Altman by Ellen Emmet Rand
July 12, 1840|
New York City
|Died||October 7, 1913
New York City
Benjamin Altman (July 12, 1840 – October 7, 1913) was a New York City department store owner and art collector who is best known today for his large art collection, which he donated to the Metropolitan Museum of Art.
B. Altman & Co.
Benjamin Altman was the son of Bavarian Jews who emigrated to America in 1835 and opened a small store on Attorney Street in New York City. After working in his father's dry goods store, Altman set out on his own. In 1865, Altman founded B. Altman & Co., a dry goods store located on Third Avenue and 10th Street in New York City. Over the years, the store grew in prosperity and expanded to several other locations. In 1877, a large storefront opened on Sixth Avenue. Dubbed the "Palace of Trade" for its lavish architecture, Altman's store was one of the first to display clothing for different ages in different areas.
Altman used his wealth to fund various initiatives in his native city. Shortly before his death, he founded the Altman Foundation, a charity to support educational institutions in New York City.
Altman's Art Collections and Portraits
Benjamin Altman was an avid collector of Rembrandt paintings and Oriental porcelain, much of which he acquired through his friend, art dealer Henry J. Duveen. He was often advised in his painting purchases by Max Friedlander. The painting collection alone was notable for including the museum's first Vermeer and 20 Rembrandts, though a few have since been reattributed. Upon his death, he donated the collection to the Metropolitan Museum of Art. The collection also contains notable portraits of Flemish and German merchants from the Renaissance.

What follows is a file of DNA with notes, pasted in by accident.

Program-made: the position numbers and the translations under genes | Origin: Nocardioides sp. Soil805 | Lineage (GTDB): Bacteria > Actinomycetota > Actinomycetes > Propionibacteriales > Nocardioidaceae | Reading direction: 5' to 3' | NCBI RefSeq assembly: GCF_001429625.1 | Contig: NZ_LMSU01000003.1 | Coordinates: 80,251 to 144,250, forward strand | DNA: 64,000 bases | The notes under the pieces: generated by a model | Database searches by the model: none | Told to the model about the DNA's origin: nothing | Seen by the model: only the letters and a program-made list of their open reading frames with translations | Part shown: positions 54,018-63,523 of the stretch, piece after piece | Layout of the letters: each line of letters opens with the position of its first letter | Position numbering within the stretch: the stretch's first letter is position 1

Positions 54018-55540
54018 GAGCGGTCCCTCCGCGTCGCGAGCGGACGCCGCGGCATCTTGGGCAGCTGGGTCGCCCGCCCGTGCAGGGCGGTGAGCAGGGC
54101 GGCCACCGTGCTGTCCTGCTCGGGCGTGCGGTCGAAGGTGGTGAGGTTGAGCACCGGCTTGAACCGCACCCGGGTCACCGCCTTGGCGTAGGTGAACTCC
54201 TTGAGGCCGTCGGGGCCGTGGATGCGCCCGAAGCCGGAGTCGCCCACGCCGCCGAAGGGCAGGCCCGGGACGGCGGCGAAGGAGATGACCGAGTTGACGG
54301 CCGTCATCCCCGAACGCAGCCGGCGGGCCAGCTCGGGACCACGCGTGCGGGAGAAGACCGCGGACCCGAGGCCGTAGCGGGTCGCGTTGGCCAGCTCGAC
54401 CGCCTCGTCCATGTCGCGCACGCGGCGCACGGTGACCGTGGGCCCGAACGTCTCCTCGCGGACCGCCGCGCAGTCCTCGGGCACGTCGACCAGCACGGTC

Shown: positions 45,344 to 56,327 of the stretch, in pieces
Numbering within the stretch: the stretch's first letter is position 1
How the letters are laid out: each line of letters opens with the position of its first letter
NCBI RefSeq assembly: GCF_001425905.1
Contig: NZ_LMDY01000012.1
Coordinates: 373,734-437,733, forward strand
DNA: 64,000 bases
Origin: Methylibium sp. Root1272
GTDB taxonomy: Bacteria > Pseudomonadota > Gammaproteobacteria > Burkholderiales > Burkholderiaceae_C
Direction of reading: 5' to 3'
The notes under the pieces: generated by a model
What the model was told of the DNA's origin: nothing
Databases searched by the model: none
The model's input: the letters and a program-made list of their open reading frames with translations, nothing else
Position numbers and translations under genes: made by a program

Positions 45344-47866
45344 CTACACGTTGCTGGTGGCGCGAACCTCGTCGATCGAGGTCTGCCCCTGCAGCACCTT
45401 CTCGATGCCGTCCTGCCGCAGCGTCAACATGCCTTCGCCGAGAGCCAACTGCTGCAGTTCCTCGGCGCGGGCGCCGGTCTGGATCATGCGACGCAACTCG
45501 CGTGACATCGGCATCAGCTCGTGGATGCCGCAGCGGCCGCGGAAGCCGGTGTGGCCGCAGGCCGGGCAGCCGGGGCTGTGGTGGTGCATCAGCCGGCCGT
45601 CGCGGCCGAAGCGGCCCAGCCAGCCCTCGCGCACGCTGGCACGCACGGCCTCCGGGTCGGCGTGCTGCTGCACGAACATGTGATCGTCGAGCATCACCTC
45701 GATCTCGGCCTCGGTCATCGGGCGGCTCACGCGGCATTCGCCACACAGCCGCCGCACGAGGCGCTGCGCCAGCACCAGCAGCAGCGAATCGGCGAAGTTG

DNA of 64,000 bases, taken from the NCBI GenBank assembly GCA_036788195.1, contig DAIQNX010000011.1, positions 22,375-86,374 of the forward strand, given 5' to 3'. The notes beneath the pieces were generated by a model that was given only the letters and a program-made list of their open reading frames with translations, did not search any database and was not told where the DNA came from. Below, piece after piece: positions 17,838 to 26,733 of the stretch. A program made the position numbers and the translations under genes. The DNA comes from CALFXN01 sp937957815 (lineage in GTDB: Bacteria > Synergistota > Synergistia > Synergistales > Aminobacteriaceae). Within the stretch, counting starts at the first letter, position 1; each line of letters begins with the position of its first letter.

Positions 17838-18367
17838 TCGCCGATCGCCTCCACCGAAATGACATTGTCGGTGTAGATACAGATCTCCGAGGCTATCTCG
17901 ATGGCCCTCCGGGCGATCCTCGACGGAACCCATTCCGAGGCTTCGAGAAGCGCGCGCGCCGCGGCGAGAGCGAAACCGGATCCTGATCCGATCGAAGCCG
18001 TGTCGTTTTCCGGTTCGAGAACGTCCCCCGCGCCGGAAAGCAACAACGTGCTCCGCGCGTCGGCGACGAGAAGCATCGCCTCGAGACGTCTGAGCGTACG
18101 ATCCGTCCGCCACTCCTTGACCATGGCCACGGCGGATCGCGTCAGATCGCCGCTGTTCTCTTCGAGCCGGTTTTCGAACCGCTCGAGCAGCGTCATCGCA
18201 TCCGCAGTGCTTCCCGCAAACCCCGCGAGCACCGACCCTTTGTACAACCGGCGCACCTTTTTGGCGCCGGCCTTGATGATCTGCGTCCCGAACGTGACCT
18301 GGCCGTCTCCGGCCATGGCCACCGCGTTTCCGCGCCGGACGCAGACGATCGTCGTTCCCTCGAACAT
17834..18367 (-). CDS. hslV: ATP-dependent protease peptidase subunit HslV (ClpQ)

Paintings in the Bequest of Benjamin Altman, 1913
There is a portrait of Altman in the New York State Museum in Albany; it was painted by the Swiss-born American artist Adolfo Müller-Ury (1862–1947) and donated to the New York Chamber of Commerce by Altman's business partner Michael Friedsam. Müller-Ury knew Altman personally as a client of art dealer Henry Duveen. He was compelled to paint from a photograph after Altman's death. He first completed a 50 x 40 (inch) portrait of Altman seated in his gallery with a Rembrandt behind him and a Chinese vase on a table beside him, but the Metropolitan Museum of Art, for whom this had been painted, chose another portrait of Altman by Ellen Emmet Rand also made from a photograph, and Müller-Ury's larger work went to the Foundation offices; it has since disappeared.
- Abrams, Jeanne. "Benjamin Altman." In Immigrant Entrepreneurship: German-American Business Biographies, 1720 to the Present, vol. 2, edited by William J. Hausman. German Historical Institute. Last modified November 14, 2013.
- Haskell, Francis (1970). "The Benjamin Altman Bequest". Metropolitan Museum Journal. 3. Retrieved July 11, 2016.
- American Art News, Vol. 13, No. 1 (Oct. 10, 1914), pp. 1
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